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Women’s health & midwifery
Study suggests that pre-existing maternal epilepsy increases the risk of adverse perinatal outcomes
  1. Ju-Lee Oei1,2
  1. 1 Department of Newborn Care, Royal Hospital for Women, Randwick, New South Wales, Australia
  2. 2 School of Women’s and Children’s Health, University of New South Wales, Randwick, New South Wales, Australia
  1. Correspondence to Professor Ju-Lee Oei, Department of Newborn Care, The Royal Hospital for Women, Randwick, NSW 2031, Australia; j.oei{at}

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Commentary on: Razaz N, Tomson T, Wikström AK, et al. Association between pregnancy and perinatal outcomes among women with epilepsy. JAMA Neurol. 2017;74(8):983–991.

Implications for practice and research

  • Epilepsy in pregnancy can increase the risk of adverse outcomes for the mother but treatment for epilepsy with medication does not appear to increase these risks.

  • Research must focus on the clinical nuances of the individual patient and take into account disease severity, antiepileptic drug (AED) type and dose and type and other adverse events (eg, miscarriage and malformations) that are not accounted for by administrative data.


Epilepsy is one of the most common neurological conditions in pregnancy. Up to 1% of all pregnant women may be epileptic1 and both seizures and the treatment for seizures, antiepileptic drugs (AEDs), have the potential to cause harm to the woman as well as the fetus. Whether AEDs increase the risk of harm is unclear, especially with newer AEDs where there is little short-term and long-term information. Obtaining information is important because up to 40% of pregnant women may be incompliant with AED treatment2 because of concerns for drug effects.


Razaz et al 3 used linked administrative data to determine perinatal outcomes for women diagnosed with epilepsy from hospital inpatient and outpatient records in Sweden between 1997 and 2011. A subset of women who were treated with AEDs 30 days before the estimated date of conception to birth between 2005 and 2011 were also identified from the Prescribed Drug Registry and their outcomes were assessed with propensity scoring to optimise adjustment for covariates such as maternal habitus and physical and psychiatric comorbidities.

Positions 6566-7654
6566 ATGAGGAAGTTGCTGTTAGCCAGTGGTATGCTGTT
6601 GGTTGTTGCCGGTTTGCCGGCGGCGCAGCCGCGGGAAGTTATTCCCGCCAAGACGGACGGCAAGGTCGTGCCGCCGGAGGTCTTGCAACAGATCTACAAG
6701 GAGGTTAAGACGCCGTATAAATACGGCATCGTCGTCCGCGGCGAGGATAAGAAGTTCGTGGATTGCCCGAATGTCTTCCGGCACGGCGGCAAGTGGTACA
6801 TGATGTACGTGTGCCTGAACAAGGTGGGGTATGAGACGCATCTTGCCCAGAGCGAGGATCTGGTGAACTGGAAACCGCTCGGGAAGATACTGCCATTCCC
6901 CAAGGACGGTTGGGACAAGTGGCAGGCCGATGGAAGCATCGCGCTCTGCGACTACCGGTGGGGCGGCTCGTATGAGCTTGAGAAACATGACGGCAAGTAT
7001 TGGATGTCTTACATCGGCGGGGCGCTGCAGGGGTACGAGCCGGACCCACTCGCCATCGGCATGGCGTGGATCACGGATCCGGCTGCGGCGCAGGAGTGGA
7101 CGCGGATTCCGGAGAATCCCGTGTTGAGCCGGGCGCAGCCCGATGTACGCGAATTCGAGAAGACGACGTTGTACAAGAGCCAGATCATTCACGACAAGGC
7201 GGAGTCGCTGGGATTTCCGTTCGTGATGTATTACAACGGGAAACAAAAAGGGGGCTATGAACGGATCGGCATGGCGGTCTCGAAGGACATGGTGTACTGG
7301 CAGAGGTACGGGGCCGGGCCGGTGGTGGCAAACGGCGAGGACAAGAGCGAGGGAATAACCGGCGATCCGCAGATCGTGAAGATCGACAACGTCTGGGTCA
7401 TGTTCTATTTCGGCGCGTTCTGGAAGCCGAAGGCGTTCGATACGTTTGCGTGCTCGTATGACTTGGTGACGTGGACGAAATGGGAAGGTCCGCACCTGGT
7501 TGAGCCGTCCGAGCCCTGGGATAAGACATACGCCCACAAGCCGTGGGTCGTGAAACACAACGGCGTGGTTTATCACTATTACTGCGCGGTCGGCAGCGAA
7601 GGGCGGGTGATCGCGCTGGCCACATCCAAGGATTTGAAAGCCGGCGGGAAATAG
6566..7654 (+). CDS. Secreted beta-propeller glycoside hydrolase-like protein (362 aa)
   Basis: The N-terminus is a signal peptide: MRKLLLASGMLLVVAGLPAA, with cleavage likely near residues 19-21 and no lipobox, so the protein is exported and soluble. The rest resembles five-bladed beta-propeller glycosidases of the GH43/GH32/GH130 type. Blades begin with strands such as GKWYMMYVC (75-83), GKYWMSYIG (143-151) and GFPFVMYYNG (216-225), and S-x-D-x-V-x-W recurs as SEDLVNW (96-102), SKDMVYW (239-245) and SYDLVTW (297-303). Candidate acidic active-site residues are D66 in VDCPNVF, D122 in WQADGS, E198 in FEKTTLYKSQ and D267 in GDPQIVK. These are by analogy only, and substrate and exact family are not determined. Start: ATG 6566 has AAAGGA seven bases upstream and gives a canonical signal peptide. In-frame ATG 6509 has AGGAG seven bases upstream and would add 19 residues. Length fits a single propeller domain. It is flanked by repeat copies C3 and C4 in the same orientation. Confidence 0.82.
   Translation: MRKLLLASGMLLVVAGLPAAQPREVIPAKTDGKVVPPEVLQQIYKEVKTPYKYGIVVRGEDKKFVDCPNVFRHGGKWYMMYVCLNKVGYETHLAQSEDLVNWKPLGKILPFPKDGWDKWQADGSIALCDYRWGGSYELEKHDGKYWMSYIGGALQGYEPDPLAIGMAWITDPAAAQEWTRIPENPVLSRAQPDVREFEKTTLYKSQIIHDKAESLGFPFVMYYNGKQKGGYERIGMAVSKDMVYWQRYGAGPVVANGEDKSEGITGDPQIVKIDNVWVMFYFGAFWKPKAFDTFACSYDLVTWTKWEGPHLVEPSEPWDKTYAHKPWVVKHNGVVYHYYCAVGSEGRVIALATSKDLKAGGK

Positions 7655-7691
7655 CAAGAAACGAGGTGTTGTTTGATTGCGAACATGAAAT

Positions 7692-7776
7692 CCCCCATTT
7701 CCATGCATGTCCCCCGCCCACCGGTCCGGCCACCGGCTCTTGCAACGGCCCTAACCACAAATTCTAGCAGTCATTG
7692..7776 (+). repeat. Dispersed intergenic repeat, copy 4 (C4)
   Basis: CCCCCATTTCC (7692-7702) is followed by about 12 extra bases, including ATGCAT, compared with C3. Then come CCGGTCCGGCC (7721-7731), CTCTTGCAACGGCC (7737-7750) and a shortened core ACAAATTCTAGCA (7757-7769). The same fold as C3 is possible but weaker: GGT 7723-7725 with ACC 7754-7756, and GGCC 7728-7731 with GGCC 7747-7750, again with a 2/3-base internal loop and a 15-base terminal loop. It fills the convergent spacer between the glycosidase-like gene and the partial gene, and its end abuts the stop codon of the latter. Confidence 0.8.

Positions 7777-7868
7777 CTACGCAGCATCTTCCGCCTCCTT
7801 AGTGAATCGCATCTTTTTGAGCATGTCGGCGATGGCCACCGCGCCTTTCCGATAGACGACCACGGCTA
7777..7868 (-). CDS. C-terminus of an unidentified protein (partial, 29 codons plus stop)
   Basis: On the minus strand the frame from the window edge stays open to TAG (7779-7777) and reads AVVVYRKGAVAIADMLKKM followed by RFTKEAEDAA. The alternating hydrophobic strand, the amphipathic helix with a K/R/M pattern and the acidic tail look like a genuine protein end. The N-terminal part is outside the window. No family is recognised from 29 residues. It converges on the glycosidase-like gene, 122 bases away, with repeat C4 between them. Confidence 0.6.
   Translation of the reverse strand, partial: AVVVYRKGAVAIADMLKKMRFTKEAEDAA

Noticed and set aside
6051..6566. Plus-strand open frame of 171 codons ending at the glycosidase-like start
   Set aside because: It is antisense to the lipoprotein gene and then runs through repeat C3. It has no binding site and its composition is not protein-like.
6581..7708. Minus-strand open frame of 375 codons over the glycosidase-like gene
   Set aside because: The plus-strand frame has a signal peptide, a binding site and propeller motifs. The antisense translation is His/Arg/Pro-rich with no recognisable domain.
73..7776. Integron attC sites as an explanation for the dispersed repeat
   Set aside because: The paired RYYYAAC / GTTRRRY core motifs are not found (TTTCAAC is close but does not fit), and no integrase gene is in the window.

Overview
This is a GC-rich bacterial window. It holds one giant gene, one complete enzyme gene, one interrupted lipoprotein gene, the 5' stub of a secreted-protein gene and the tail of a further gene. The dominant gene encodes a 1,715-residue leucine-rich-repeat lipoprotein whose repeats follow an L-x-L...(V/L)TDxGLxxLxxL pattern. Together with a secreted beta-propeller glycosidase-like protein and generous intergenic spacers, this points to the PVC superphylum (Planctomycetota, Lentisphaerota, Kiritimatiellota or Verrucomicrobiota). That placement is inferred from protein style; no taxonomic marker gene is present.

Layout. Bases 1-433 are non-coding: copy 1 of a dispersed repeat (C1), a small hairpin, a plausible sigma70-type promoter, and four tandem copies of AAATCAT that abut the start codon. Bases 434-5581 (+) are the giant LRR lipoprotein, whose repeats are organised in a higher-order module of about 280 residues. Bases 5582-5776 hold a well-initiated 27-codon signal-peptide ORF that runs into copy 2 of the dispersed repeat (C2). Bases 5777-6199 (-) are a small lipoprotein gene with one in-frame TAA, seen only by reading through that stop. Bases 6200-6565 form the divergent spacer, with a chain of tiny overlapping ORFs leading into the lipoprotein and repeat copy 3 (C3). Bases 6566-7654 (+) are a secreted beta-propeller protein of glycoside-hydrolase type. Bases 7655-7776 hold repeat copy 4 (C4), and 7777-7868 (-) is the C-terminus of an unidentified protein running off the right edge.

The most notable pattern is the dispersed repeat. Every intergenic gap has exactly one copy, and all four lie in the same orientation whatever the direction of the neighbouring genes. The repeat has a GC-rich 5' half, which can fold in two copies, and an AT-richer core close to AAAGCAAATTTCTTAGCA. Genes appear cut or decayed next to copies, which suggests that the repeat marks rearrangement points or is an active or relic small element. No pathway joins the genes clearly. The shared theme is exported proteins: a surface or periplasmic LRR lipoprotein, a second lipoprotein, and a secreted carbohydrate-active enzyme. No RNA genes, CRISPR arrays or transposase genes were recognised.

Of the 1 429 652 singleton births >22 weeks gestation, 5373 infants were born to 3586 women with epilepsy. There were 3231 births between 2005 and 2011, of which 1363 (42.2%) were exposed to AEDs at least 1 month before and/or during pregnancy. The most commonly used AEDs were lamotrigine (n=628, 46.1%) and carbamazepine (n=418, 30.7%) and 181 (13.3%) were exposed to multiple agents. Women with epilepsy were at an increased risk of almost all perinatal complications. Compared with other epileptic women, those who were treated with AEDs were not at increased risk of complications, including major congenital malformations, one of the most prevailing concerns for women requiring AED during pregnancy.


Administrative data provide cost-effective, valuable and contemporary information on many conditions that would otherwise be difficult, if not impossible, to obtain by other means. In this study, Razaz et al demonstrate through linked data analysis that AEDs did not increase the risk of complications in live births >22 weeks gestation, including congenital malformations.3 Artama et al used data from the Finnish National Health Register (1996–2008) to examine the outcomes of 4867 live and still births of women with epilepsy and exposed to AEDs (3067, 63%) and found that AED treatment (n=1800) only slightly increased the risk of admission into a neonatal care unit.4 Importantly though, women with epilepsy are at higher risk of external problems that may be caused by seizures (eg, accidents) which may be worse if the women are left untreated.5

It must be recognised that administrative data cannot provide many of the important clinical nuances for practice for example, the aetiology of epilepsy, the types or doses of AED. In a meta-analyses of 22 prospective cohort studies including six registry-based studies of neurodevelopmental outcomes of children exposed to various AEDs, Bromley et al noted a dearth of information on new AEDS but found a strong association, especially at higher doses, between valproate in particular, with reduced childhood IQ. This emphasises the need to consider the implications of administrative data research on the individual patient and to take into account the risks and benefits between uncontrolled epilepsy and AED.6


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  • Competing interests None declared.

  • Provenance and peer review Commissioned; internally peer reviewed.